Returning to England’s woes, I have already mentioned the 1978 World Cup, which followed England being knocked out of the 1974 competition by Poland, who took third place. The European title went to West Germany in 1972, and Czechoslovakia in 1976 – and (you guessed or knew?) I am about to say both teams eliminated England in the qualifiers.
We was robbed by the luck of the draw! Then we was robbed by injuries to Robson, Keegan, and Brooking, and loads of other things, in the 1980s. This was just a stage in the however many years of hurt there had been / have been / will be, between 1966 and whenever we win another trophy. I have been there, done that, and got the replica T-shirts. I also keep believing, having recently been luckily allocated a ticket to a Euro 2020 finals group game at Wembley – I will know in a few months who will be playing in said match, with a two in three chance of it being England.
Now where was I? Oh yes, stuck in thoughts of the 1970s!
Moving to European club shirts, the Juventus item is modelled on that worn when they lost the European Cup Final in 1973 to Ajax, bringing back more memories of Cruyff. I watched that match live on TV, back at a time when, apart from the World Cup, very few matches were shown live on British television. Some years we only got to see the FA Cup Final, European Cup Final, and England v Scotland home international – three live games in May, and none the rest of the year. Nowadays Sky viewers (I am not one) can expect three or more live games a weekend throughout the season.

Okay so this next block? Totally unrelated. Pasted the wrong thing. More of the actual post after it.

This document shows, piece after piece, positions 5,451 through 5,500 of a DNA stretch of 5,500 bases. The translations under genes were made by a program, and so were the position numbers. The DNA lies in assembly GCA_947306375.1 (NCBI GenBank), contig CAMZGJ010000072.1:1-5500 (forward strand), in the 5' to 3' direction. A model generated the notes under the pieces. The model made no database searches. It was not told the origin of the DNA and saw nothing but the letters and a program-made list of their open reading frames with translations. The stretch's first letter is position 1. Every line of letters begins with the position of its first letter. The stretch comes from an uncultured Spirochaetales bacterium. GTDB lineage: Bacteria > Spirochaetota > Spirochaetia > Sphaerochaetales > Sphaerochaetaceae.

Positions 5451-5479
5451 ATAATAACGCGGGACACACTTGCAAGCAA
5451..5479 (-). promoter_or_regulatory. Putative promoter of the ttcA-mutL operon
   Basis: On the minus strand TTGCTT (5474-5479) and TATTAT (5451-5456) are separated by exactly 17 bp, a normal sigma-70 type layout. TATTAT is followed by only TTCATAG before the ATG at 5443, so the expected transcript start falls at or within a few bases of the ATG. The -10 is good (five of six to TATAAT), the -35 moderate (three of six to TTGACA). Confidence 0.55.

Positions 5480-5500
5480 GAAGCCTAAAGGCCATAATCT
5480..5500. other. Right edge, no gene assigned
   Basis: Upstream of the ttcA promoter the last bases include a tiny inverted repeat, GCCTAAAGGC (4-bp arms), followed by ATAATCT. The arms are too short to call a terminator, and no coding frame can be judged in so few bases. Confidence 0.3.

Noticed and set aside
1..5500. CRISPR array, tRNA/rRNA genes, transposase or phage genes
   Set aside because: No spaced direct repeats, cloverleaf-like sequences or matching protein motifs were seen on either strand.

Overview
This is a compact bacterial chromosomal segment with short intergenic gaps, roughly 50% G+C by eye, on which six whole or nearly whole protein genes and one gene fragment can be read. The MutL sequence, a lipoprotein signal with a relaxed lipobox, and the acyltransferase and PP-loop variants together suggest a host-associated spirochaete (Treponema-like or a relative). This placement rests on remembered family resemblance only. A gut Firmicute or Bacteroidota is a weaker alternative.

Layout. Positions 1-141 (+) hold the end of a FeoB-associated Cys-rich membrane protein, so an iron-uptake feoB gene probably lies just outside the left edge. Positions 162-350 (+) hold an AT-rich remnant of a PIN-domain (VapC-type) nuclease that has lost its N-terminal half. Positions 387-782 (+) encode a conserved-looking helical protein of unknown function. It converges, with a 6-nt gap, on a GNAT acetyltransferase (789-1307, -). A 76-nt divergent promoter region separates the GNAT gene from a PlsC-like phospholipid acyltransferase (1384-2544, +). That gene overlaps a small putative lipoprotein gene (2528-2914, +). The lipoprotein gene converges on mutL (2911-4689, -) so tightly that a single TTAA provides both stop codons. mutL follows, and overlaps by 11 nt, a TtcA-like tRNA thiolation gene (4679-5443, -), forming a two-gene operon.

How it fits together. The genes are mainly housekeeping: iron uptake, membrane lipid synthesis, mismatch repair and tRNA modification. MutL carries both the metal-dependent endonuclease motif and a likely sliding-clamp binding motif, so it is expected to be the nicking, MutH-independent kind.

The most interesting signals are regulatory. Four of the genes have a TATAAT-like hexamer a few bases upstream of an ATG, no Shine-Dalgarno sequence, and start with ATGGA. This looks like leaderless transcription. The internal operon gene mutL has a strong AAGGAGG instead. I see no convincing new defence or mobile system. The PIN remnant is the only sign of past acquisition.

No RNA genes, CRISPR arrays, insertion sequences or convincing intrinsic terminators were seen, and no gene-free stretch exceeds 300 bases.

At the age of 11, I sat in front of the television wearing my Manchester United kit, on the day of the 1976 FA Cup Final, a game they lost 1-0 against Southampton. In those days, the Cup Final was a much bigger event than it feels nowadays, and the TV coverage started about five hours before kick off. Feeling very fed up, I went to bed straight after the match ended!
Monday at school was not much fun either, as I lived in Hampshire and everybody suddenly seemed to be a Saint. In 1997, by now living in Southampton, but working in Reading, I got a lot of miss-placed ribbing when the team from the latter place unexpectedly knocked the former out of the FA Cup. As somebody born in Aldershot, a mere 200 miles or so south of Manchester, it has always seemed reasonable to me to be a home counties United fan – I have even been to the theatre of prawns.
The replica kit market in Britain was effectively started by Admiral, who started to sell Leeds United shirts in 1973, quickly followed England the next year, and a large number of other teams.